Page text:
What are their circumstances?

The more you earn, the less you are likely to receive. Single claimants must work at least 16 hours a week. Let’s take a full-time worker: if you work at least 30 hours a week, you are generally eligible for working tax credits if you earn less than £13,253 a year (if you’re single and don’t have children), or less than £18,023 (jointly as part of a couple without children but working at least 30 hours a week).

And for families?

A family with children and an income below about £32,200 can claim child tax credit. It used to be that the more children you have, the more you are eligible to receive – but George Osborne in his most recent Budget has limited child tax credit to two children.

How much money do you receive?

Again, this depends on your circumstances. The basic payment for a single claimant, or a joint claim by a couple, of working tax credits is £1,940 for the tax year. You can then receive extra, depending on your circumstances. For example, single parents can receive up to an additional £2,010, on top of the basic £1,940 payment; people who work more than 30 hours a week can receive up to an extra £810; and disabled workers up to £2,970. The average award of tax credit is £6,340 per year. Child tax credit claimants get £545 per year as a flat payment, plus £2,780 per child.

How many people claim tax credits?

About 4.5m people – the vast majority of these people (around 4m) have children.

How much does it cost the taxpayer?

The estimation is that they will cost the government £30bn in April 2015/16. That’s around 14 per cent of the £220bn welfare budget, which the Tories have pledged to cut by £12bn.

Who introduced this system?

New Labour. Gordon Brown, when he was Chancellor, developed tax credits in his first term. The system as we know it was established in April 2003.

Why did they do this?

To lift working people out of poverty, and to remove the disincentives to work believed to have been inculcated by welfare. The tax credit system made it more attractive for people depending on benefits to work, and gave those in low-paid jobs a helping hand.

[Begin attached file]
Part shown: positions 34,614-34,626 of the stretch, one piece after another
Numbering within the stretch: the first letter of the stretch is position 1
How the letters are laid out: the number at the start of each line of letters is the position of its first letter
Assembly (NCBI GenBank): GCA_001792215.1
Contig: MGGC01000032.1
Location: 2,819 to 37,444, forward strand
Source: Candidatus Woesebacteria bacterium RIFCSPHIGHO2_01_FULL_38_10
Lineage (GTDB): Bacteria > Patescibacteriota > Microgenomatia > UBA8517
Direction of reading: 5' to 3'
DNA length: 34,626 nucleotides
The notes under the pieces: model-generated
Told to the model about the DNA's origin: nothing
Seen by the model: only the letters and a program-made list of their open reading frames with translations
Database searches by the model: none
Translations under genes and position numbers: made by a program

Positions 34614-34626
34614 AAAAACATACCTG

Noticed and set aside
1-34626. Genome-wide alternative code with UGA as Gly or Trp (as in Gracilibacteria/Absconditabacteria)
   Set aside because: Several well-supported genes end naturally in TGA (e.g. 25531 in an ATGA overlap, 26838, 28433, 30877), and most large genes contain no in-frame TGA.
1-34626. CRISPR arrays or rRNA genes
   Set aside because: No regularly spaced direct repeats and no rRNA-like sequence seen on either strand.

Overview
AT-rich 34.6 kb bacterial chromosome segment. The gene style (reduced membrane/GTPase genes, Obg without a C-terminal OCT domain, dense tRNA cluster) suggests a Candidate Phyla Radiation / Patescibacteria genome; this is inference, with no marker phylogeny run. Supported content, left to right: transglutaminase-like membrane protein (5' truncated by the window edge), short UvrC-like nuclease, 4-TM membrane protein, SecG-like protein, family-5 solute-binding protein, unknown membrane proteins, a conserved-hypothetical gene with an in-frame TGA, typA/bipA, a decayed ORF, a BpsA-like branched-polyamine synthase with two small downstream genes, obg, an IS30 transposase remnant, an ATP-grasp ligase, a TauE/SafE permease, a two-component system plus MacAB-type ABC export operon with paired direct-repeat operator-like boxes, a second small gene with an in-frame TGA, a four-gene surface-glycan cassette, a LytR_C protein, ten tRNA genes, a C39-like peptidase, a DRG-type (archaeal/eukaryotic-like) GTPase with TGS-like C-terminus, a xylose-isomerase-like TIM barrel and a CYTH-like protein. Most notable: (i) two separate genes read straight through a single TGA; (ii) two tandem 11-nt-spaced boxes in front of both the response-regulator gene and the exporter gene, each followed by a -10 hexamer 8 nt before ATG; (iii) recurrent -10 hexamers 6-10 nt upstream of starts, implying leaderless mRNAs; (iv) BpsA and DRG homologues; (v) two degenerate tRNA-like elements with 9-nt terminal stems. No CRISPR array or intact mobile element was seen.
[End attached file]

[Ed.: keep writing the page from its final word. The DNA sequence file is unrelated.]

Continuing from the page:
Did it work?

Yes. Tax credits’ biggest achievement was lifting a record number of children out of poverty since the war. The proportion of children living below the poverty line fell from 35 per cent in 1998/9 to 19 per cent in 2012/13.

So what’s the problem?

Well, it’s a bit of a weird system in that it lets companies pay wages that are too low to live on without the state supplementing them. Many also criticise tax credits for allowing the minimum wage – also brought in by New Labour – to stagnate (ie. not keep up with the rate of inflation). David Cameron has called the system of taxing low earners and then handing them some money back via tax credits a “ridiculous merry-go-round”.

Then it’s a good thing to scrap them?

It would be fine if all those low earners and families struggling to get by would be given support in place of tax credits – a living wage, for example.

And that’s why the Tories are introducing a living wage...

That’s what they call it. But it’s not. The Chancellor announced in his most recent Budget a new minimum wage of £7.20 an hour for over-25s, rising to £9 by 2020. He called this the “national living wage” – it’s not, because the current living wage (which is calculated by the Living Wage Foundation, and currently non-compulsory) is already £9.15 in London and £7.85 in the rest of the country.

Will people be better off?

No. Quite the reverse. The IFS has said this slightly higher national minimum wage will not compensate working families who will be subjected to tax credit cuts; it is arithmetically impossible. The IFS director, Paul Johnson, commented: “Unequivocally, tax credit recipients in work will be made worse off by the measures in the Budget on average.” It has been calculated that 3.2m low-paid workers will have their pay packets cut by an average of £1,350 a year.

Could the government change its policy to avoid this?

The Prime Minister and his frontbenchers have been pretty stubborn about pushing on with the plan. In spite of criticism from all angles – the IFS, campaigners, Labour, The Sun – Cameron has ruled out a review of the policy in the Autumn Statement, which is on 25 November. But there is an alternative. The chair of parliament’s Work & Pensions Select Committee and Labour MP Frank Field has proposed what he calls a “cost neutral” tweak to the tax credit cuts.

How would this alternative work?

Currently, if your income is less than £6,420, you will receive the maximum amount of tax credits. That threshold is called the gross income threshold. Field wants to introduce a second gross income threshold of £13,100 (what you earn if you work 35 hours a week on minimum wage). Those earning a salary between those two thresholds would have their tax credits reduced at a slower rate on whatever they earn above £6,420 up to £13,100. The percentage of what you earn above the basic threshold that is deducted from your tax credits is called the taper rate, and it is currently at 41 per cent. In contrast to this plan, the Tories want to halve the income threshold to £3,850 a year and increase the taper rate to 48 per cent once you hit that threshold, which basically means you lose more tax credits, faster, the more you earn.

When will the tax credit cuts come in?

They will be imposed from April next year, barring a u-turn.

Anoosh Chakelian is deputy web editor at the New Statesman.